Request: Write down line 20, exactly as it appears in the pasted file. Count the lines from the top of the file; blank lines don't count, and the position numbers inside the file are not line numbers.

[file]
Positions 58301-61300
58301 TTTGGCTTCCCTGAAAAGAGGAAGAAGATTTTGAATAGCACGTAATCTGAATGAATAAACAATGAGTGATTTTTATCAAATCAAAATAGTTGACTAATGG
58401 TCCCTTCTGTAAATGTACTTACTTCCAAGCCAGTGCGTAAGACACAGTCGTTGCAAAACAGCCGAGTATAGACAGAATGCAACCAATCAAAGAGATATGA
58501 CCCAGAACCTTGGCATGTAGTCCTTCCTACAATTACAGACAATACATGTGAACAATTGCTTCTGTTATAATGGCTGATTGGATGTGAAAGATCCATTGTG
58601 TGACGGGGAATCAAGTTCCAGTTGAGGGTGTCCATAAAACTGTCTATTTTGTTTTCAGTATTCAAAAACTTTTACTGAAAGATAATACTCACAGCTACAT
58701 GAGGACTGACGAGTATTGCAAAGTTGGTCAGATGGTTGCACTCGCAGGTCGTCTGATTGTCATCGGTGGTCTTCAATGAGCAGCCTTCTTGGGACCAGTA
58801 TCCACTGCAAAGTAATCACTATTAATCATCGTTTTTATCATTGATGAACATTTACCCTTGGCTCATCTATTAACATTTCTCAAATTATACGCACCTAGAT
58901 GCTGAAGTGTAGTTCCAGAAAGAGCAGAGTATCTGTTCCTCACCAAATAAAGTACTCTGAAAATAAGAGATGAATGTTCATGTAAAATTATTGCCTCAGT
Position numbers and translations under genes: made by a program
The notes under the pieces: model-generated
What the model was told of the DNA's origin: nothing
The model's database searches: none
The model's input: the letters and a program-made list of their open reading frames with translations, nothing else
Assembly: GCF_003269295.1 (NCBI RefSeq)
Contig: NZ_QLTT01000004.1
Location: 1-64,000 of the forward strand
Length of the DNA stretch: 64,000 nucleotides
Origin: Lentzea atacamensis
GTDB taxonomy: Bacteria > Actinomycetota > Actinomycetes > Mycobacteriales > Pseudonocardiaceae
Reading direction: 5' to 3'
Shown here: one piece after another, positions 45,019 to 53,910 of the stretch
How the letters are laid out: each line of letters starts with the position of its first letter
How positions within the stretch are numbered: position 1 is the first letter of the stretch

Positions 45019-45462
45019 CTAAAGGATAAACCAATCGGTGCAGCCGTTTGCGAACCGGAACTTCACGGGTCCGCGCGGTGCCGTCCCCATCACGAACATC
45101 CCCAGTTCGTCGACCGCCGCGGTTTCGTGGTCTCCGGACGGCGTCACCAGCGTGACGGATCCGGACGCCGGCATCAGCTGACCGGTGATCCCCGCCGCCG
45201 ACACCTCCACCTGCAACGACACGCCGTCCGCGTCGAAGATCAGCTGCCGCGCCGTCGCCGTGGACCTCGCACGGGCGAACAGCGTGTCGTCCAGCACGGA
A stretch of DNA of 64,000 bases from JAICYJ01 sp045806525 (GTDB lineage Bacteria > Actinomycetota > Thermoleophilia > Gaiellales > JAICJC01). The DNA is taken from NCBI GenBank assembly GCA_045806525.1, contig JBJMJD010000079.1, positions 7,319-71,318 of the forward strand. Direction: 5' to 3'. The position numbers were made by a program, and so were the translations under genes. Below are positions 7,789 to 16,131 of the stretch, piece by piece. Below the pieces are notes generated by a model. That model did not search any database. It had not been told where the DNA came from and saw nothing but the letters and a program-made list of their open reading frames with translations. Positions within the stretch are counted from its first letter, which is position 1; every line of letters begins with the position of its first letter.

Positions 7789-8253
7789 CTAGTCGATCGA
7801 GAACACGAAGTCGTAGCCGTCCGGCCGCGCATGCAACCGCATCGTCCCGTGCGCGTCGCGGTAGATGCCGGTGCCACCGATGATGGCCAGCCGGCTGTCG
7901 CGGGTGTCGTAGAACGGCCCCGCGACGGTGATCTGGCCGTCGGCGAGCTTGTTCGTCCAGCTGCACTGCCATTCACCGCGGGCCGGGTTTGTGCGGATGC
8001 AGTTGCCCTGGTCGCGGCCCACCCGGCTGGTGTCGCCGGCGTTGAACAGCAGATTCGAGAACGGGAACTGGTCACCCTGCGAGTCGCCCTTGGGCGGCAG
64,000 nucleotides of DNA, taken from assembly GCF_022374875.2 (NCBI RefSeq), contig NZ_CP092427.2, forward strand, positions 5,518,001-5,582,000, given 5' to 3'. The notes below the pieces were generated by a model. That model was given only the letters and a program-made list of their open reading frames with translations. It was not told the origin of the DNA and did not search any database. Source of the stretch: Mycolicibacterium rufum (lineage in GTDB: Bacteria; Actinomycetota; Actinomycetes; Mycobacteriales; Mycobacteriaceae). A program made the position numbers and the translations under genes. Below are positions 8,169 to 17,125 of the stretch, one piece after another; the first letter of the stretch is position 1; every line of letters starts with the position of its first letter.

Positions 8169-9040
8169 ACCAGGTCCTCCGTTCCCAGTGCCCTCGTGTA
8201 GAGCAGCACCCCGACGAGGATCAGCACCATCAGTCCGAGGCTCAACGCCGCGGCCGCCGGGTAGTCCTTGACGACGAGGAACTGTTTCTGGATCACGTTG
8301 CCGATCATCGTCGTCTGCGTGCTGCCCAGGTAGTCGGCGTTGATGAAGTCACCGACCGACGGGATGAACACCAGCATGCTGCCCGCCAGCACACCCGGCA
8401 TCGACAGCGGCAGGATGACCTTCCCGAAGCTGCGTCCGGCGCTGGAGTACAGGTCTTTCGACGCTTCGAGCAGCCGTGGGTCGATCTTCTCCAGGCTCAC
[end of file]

Reading direction: 5' to 3'